Washington (CNN) - Senate Majority Leader Harry Reid took to the Senate floor on Tuesday to decry what he called a "mean-spirited" Republican plan to drastically cut government spending, arguing the bill would eliminate important programs such as job training, health clinics and ... an annual cowboy poetry festival in his home state of Nevada.
"These programs create jobs," Reid said. "The National Endowment of the Humanities is the reason we have in northern Nevada every January a cowboy poetry festival. Had that program not been around, the tens of thousands of people who come there every year would not exist."
Reid went on to say that the GOP plan to cut $61 billion in government spending is "reckless" and "irresponsible," but in choosing to highlight an obscure art festival, Reid provided easy political fodder for Republicans, who are accusing their Democratic counterparts of failing to propose "realistic ways to tighten our belts," as Sen. Jim DeMint, R-South Carolina, put it in his own Senate floor speech shortly after Reid.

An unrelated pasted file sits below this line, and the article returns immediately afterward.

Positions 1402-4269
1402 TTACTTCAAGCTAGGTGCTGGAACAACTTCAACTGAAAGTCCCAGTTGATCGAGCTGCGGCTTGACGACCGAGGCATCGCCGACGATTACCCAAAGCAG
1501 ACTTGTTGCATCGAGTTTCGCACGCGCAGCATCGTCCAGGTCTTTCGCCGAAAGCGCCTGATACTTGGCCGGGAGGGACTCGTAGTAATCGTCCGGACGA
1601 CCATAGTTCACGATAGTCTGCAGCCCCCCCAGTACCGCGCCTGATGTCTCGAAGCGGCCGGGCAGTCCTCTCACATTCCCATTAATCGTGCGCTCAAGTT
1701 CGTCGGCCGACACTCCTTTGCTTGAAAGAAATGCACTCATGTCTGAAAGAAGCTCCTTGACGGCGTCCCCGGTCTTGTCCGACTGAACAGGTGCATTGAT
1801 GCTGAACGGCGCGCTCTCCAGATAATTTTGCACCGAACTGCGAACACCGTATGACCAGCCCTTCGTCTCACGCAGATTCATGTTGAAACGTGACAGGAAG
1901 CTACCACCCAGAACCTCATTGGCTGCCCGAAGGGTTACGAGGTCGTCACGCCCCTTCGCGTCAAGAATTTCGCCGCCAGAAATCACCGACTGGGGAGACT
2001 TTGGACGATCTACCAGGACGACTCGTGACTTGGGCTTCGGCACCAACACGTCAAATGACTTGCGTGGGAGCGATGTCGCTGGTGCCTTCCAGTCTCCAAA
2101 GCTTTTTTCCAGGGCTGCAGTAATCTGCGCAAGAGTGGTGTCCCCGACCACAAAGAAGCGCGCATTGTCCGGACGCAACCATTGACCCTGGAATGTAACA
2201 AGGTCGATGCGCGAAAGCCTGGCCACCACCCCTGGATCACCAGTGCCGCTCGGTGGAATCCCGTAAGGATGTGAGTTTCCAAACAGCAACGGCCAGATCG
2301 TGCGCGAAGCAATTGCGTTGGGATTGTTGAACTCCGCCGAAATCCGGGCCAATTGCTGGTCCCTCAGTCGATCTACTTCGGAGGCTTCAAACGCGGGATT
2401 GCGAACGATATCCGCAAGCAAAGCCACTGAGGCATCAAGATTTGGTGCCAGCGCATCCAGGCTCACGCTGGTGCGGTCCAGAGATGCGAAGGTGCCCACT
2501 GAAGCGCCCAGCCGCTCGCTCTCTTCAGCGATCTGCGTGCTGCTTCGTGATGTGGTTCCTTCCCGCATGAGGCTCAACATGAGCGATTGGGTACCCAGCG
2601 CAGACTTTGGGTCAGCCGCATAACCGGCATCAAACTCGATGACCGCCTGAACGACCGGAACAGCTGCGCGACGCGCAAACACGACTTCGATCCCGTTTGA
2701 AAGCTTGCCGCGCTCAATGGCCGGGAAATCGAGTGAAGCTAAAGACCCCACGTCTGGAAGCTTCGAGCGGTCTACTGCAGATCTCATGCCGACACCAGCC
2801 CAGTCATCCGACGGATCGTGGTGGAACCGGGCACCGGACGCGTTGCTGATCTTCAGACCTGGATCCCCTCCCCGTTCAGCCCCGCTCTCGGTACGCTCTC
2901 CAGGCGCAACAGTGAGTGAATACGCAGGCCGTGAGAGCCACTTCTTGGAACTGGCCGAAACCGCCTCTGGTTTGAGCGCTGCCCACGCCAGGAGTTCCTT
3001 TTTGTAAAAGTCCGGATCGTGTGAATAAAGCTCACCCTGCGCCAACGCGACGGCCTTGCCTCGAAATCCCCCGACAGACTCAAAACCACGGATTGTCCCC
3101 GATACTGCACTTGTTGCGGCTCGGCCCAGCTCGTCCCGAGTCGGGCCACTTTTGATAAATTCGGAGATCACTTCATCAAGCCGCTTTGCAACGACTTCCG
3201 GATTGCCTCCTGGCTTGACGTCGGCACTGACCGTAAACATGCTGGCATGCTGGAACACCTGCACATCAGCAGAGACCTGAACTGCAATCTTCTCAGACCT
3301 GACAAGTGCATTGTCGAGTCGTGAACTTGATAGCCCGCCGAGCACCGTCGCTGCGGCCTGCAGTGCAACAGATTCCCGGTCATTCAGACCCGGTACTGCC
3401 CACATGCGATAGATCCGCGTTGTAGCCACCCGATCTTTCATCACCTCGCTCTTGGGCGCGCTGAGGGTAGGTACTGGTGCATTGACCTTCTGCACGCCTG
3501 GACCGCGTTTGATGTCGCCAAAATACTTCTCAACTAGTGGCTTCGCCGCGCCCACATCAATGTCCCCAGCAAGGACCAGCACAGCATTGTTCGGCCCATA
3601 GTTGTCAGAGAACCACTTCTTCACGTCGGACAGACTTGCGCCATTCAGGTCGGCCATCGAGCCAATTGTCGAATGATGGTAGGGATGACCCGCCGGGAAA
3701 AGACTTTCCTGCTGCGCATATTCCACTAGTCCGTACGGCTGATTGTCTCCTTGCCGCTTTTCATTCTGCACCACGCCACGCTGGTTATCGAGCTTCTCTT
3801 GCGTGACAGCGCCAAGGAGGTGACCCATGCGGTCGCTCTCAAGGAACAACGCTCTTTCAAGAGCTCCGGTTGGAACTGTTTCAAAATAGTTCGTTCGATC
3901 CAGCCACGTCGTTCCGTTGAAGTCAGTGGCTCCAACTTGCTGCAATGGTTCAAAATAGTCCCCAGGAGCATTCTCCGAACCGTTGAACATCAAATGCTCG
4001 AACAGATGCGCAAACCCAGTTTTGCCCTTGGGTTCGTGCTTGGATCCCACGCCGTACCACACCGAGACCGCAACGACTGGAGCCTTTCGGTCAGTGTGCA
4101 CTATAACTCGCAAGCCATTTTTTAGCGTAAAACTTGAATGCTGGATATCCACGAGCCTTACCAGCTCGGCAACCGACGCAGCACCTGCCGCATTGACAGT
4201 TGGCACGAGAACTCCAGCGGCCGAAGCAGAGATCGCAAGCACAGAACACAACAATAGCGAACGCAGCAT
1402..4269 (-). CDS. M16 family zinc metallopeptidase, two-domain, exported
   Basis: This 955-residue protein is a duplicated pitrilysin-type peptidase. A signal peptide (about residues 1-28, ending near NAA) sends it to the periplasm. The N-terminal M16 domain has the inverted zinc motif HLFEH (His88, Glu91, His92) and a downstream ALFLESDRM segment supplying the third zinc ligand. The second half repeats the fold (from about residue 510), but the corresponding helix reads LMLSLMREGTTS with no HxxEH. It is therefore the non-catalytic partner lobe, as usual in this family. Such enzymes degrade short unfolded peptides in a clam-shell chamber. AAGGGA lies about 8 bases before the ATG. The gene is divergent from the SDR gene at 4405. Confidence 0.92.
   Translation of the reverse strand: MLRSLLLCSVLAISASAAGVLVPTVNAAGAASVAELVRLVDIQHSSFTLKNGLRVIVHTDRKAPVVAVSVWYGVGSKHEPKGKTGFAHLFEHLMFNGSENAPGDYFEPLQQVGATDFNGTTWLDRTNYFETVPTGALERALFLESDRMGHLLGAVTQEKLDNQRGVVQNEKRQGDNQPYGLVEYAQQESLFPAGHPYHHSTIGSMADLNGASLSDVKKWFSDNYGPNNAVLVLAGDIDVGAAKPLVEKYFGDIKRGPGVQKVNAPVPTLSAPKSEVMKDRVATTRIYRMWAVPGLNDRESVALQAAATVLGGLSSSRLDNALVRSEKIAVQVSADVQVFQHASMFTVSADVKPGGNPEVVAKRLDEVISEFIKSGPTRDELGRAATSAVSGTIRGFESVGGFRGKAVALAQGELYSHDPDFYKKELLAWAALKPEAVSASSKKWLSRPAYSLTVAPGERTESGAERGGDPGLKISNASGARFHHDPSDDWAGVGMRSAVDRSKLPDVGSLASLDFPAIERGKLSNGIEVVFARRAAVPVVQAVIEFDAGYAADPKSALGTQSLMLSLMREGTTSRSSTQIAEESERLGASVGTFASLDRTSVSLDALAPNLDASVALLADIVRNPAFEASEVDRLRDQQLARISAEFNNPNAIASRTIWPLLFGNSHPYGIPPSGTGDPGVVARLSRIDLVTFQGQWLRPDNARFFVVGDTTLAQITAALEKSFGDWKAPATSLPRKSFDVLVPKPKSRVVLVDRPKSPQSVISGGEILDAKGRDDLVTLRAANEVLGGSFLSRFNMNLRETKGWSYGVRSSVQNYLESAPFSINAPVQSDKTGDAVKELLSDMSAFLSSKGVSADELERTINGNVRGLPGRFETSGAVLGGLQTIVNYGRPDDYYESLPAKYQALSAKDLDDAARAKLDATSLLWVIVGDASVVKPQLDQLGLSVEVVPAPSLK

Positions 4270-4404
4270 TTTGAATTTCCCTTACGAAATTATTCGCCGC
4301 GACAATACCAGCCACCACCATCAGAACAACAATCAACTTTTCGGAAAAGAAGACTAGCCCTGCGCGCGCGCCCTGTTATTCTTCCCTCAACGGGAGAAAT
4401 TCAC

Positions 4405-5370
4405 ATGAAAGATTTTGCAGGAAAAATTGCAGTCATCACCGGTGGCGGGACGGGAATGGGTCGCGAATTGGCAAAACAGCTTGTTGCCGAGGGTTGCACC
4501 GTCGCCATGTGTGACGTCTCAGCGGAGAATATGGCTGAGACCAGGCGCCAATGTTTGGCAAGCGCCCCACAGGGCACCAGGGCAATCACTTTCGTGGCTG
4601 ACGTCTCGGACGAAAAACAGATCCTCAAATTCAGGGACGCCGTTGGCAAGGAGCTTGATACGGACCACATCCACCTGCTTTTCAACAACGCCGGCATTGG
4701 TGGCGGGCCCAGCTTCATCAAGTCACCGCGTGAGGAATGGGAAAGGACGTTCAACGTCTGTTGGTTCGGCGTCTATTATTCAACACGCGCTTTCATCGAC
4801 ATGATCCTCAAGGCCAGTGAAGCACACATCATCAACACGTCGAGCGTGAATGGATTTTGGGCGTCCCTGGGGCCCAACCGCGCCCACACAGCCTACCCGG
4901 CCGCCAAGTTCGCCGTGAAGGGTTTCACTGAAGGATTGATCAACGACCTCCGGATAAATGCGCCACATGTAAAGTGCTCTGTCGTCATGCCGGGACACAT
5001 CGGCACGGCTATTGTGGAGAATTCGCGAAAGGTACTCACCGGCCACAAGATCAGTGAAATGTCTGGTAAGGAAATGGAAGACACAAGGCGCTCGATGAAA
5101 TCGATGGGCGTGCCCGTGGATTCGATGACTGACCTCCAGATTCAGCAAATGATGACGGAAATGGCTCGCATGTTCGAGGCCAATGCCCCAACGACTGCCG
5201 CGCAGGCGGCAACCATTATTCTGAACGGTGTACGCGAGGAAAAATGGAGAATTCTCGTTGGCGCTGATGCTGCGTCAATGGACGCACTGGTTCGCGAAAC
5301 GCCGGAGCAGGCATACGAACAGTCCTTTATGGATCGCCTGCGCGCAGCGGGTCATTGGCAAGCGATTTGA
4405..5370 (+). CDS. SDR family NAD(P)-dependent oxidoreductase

"It's amazing that the Democratic leader has called Republicans 'mean-spirited' because they're proposing to cut funding for a cowboy poetry festival," DeMint said. "A cowboy poetry festival. Now, I love poetry and cowboys as much as anyone else, but we're looking at bankrupting our nation, destroying the future that was given to us by our predecessors. And we can't even get close to a realistic debate on how we can stop this rampage towards bankruptcy in America?"
The Senate was expected to hold a vote on the GOP plan - as well as on a countermeasure put forth by Democrats - on Tuesday, but Senate leaders announced late in the day that the votes will now take place Wednesday afternoon.
The Republican plan has already passed in the GOP-led House, but both parties have struggled to gain enough support in the Senate for either budget proposal to move forward.